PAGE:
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How To Avoid Quarterly Tax Payments Thumbnail

How To Avoid Quarterly Tax Payments

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Key Takeaways

  • Certain taxpayers are asked to make extra tax payments each quarter (April, June, September, and January of the following year).
  • If you owe these tax payments, sometimes called "quarterlies" or "voucher payments," you can reduce or eliminate them by paying them elsewhere during the year.
  • Methods that can help include "applying forward" your tax refund, adjusting your paycheck, taking a specific retirement account distribution, adjusting your Social Security benefit, withholding 90% of next year's actual taxes, and using the IRS' Direct Pay tool.

During an otherwise beautiful spring tax season, an ugly experience lurks in the shadows.

The accomplishment of submitting your tax return accurately and on time, perhaps even with an expected refund, is ruined. When along with your filed tax return, come "payment vouchers" requesting you pay an amount of "estimated taxes" over the next year.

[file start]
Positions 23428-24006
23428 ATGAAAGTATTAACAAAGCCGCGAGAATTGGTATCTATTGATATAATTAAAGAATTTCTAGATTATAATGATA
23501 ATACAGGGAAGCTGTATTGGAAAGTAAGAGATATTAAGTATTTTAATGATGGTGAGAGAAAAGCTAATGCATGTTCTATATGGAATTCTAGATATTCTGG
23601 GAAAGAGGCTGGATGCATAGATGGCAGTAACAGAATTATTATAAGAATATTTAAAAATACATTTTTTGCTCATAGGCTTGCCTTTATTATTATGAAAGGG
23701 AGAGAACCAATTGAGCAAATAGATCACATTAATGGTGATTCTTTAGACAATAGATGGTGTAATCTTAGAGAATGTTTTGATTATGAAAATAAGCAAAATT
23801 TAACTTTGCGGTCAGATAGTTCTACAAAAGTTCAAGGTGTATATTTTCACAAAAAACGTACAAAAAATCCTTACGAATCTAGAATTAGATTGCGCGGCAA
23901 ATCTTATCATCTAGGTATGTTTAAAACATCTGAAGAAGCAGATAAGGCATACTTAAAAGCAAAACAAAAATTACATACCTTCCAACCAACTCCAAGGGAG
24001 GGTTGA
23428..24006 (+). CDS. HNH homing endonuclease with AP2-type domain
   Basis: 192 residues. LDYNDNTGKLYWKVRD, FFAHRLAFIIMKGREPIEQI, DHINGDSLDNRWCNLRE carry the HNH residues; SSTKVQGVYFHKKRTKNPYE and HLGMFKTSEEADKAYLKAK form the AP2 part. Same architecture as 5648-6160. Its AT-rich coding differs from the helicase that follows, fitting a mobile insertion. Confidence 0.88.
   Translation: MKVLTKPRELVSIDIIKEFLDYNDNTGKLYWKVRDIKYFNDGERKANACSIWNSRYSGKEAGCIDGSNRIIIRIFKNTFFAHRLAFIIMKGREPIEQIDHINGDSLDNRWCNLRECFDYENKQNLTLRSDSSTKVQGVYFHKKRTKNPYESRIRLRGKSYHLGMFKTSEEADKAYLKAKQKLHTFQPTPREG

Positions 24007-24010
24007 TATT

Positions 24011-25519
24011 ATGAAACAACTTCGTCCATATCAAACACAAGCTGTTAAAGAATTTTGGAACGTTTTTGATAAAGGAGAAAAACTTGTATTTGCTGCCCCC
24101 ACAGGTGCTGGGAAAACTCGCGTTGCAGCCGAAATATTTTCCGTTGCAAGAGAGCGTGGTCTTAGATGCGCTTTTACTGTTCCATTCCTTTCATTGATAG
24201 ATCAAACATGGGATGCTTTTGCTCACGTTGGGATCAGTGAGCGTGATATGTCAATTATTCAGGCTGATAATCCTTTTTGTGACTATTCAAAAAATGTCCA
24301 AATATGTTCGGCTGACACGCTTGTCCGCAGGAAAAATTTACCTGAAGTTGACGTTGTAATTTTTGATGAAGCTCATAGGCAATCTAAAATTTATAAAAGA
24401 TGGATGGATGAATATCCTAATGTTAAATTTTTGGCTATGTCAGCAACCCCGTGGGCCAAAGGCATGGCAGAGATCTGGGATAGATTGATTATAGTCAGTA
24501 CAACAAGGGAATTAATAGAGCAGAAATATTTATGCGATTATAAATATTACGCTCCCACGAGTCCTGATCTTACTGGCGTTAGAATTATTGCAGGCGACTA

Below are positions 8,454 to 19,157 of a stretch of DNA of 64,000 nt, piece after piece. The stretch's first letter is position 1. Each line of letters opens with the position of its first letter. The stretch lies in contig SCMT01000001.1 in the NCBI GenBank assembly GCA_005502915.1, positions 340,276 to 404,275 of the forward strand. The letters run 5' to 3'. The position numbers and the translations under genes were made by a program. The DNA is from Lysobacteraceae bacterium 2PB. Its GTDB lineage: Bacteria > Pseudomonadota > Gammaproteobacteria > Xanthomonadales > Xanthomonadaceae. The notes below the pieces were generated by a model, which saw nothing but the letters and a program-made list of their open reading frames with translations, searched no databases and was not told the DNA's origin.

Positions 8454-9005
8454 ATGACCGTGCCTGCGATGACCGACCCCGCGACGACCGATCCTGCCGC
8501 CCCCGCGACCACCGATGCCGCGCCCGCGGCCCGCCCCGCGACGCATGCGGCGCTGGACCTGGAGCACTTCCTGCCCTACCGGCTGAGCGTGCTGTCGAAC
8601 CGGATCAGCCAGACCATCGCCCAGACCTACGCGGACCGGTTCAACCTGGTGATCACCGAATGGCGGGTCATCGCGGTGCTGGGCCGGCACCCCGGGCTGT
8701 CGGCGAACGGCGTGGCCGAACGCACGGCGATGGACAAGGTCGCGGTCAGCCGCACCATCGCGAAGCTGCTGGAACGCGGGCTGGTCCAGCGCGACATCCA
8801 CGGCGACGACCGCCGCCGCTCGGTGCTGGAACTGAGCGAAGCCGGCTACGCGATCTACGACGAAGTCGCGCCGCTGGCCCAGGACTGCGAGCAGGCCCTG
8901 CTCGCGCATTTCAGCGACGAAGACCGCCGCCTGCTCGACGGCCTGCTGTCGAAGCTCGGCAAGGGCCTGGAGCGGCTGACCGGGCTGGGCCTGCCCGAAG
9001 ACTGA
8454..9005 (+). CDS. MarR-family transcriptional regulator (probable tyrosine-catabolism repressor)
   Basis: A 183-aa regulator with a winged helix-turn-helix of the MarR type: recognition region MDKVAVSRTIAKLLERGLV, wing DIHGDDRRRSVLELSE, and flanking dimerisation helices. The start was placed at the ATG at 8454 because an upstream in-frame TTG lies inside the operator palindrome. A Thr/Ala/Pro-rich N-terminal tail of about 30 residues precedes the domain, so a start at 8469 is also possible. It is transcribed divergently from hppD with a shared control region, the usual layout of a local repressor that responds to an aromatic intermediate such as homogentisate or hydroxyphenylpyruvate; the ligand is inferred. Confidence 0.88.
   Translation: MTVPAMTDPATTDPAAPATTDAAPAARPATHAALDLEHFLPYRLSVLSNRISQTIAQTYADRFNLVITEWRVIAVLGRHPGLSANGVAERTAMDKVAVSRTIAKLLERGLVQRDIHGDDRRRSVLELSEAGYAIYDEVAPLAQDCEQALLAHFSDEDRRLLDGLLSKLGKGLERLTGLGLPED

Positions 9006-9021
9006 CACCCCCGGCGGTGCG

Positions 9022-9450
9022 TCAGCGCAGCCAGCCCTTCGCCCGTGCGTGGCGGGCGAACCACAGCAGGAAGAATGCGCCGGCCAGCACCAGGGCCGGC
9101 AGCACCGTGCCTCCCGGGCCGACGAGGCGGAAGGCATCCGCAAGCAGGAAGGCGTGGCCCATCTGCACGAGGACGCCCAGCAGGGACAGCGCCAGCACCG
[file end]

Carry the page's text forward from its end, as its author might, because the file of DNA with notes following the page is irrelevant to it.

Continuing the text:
Thinking about taxes once per year in the spring is more than enough for most people. But, for certain individuals, the IRS requires lump sum payments multiple times throughout the year. Called "quarterly taxes" or "quarterlies", certain taxpayers break out the checkbook each quarter and write a special check to Uncle Sam (and their state governments, where relevant). The threat of penalties looms for non-compliance. 

 If you're paying quarterlies, consider these must-know facts about "quarterly taxes" and how to improve your quality of life by reducing or eliminating them.

Annual Taxes